[Milton-L] Help with a pedagogical question

Daniel W. Doerksen dwd at unb.ca
Thu Oct 1 12:37:10 EDT 2009


(1) Although the OED agrees with your distinctions, my Webster's New 
Collegiate Dictionary allows a simple equation of "Jesus" and "Christ." 
This is presumably following actual American usage.

(2) Another aspect to the matter is what I think of as generous inclusion, 
or maybe suspension of disbelief. I'm now retired, but in teaching I tried 
to take into account the various backgrounds and commitments of my 
students, but if I were teaching "Rabbi Ben Ezra"  or Rudy Wiebe's 
Temptations of Big Bear I would encourage students to think themselves into 
the mindset of a Jewish wise man or a native American chief. Similarly I 
encouraged students to read Paradise Lost as much as possible from a 
seventeenth-century Christian viewpoint, suspending disbelief as necessary. 
Of course I wanted them also to realize that there are different points of 
view, and not assume in their papers that the reader was necessarily a 
Christian (or whatever).

Dan Doerksen

At 07:40 AM 10/1/2009, you wrote:
>I would appreciate guidance, especially from professing Christians, about 
>how to advise believing students in their use of "Christ" in academic 
>discussions of religious poetry.  Normally when my students refer to Jesus 
>as "Christ" they do so because they think "Christ" is his last name, so I 
>point out that to refer to him as Christ is to make a faith claim, which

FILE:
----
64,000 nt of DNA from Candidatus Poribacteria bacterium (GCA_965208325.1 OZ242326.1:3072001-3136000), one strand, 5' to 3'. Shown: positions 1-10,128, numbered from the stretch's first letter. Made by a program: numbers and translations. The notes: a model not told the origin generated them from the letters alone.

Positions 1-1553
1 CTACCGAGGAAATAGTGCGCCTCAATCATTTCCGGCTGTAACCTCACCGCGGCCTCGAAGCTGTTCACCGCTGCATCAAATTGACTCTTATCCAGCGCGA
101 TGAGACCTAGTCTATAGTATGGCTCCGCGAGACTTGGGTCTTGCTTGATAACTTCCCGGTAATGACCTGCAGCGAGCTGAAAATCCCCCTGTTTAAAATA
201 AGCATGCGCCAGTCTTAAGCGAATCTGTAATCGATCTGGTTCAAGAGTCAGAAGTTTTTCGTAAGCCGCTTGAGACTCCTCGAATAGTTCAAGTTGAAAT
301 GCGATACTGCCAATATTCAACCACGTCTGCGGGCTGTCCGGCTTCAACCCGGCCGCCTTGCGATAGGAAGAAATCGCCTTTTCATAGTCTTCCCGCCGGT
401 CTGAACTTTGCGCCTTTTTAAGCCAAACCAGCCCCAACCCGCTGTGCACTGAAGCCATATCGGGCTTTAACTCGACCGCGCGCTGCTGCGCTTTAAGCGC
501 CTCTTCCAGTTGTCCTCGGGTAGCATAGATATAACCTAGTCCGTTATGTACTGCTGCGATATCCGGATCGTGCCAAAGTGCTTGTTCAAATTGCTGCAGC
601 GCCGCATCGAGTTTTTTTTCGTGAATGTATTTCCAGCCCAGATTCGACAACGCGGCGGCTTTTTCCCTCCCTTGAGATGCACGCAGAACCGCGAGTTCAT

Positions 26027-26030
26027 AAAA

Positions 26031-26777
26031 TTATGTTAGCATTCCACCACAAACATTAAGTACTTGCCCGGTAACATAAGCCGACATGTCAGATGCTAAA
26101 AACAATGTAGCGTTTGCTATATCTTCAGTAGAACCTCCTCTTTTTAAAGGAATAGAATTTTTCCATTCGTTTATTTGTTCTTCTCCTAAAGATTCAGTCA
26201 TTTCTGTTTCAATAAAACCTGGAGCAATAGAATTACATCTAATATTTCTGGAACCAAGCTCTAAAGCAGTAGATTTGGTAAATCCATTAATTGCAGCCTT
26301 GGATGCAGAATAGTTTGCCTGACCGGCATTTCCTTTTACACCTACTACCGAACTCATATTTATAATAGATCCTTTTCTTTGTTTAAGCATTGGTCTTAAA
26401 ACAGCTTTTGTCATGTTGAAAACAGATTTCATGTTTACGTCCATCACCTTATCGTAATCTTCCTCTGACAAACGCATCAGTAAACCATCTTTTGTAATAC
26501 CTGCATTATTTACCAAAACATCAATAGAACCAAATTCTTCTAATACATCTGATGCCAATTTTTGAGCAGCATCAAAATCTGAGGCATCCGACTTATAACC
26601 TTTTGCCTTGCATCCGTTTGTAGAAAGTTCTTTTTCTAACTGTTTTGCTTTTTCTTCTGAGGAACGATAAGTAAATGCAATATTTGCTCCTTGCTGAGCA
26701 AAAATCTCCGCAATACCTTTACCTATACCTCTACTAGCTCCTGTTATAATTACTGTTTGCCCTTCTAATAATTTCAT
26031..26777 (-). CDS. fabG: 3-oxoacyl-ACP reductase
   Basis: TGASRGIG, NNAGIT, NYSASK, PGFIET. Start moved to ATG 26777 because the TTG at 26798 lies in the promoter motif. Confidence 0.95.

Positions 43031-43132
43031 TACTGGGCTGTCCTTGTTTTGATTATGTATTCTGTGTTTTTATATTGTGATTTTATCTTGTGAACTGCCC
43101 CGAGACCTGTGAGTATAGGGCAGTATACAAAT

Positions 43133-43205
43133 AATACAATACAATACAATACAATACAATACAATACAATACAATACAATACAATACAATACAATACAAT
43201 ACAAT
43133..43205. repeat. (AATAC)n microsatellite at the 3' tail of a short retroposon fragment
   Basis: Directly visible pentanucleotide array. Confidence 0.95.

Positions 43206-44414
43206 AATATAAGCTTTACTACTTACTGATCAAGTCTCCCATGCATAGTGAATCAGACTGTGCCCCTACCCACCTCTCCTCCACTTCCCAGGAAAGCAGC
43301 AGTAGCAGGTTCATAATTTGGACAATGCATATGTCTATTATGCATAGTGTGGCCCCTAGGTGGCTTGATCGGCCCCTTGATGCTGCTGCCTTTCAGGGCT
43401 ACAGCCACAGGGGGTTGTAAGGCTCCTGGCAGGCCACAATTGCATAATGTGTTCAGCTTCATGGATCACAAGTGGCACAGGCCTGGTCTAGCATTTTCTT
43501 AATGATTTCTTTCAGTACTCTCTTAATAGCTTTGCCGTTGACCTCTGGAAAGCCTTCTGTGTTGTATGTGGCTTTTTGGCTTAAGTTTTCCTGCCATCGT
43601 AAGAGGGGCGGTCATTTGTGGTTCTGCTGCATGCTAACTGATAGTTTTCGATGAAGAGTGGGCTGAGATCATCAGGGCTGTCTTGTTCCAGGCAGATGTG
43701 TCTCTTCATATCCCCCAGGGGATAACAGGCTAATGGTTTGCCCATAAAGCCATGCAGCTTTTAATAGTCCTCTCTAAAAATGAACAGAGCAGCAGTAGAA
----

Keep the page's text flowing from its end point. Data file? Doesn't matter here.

>they hadn't intended.
>
>But this semester I have two very devout students who, in writing about 
>Herbert poems, are using "Christ" in ways for which I don't have easy 
>corrections.
>
>Here is an example from a superb and subtle analysis of "The Windows" 
>which ended:
>>Such an example of wordplay serves as the perfect ornament to Herbert’s 
>>poem; for, just as the Christian is called to be like Christ and thus to 
>>be as a kind of filter for his image, so too Christ’s image filters 
>>through this poem about man.  He enters subtly, symbolically and yet 
>>perceptibly; and, in-so-doing, this poem about windows becomes, itself, a 
>>window for Christ’s light.
>I could just ask him to substitute "God" there, but that is not precisely 
>what he meant.  Here is what I wrote:
>>“Christ,” as you know, is an honorific and a faith claim.  As such, it 
>>needs to be used carefully and sparingly in literary analysis.  When you 
>>refer to Christ in your intro paragraph, you present the argument­that 
>>the preacher must let Christ’s light shine through him­as Herbert’s 
>>argument.  So I think “Christ” is okay there.  But in your concluding 
>>paragraph, when you say that in John “we read of Christ that. . .” you 
>>not only reveal your faith position, but include your reader in that 
>>community.  What if the person reading your discussion of the poem does 
>>not identify as a Christian?  Is that person excluded from the paper’s 
>>audience?  Does the argument’s success require that readers share this 
>>faith position?
>I would appreciate knowing how others handle this issue.--Margie
>--
>Margaret Olofson Thickstun
>Elizabeth J. McCormack Professor of English
>Hamilton College
>198 College Hill Road
>Clinton, NY 13323
>(315) 859-4466
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Daniel W. Doerksen 
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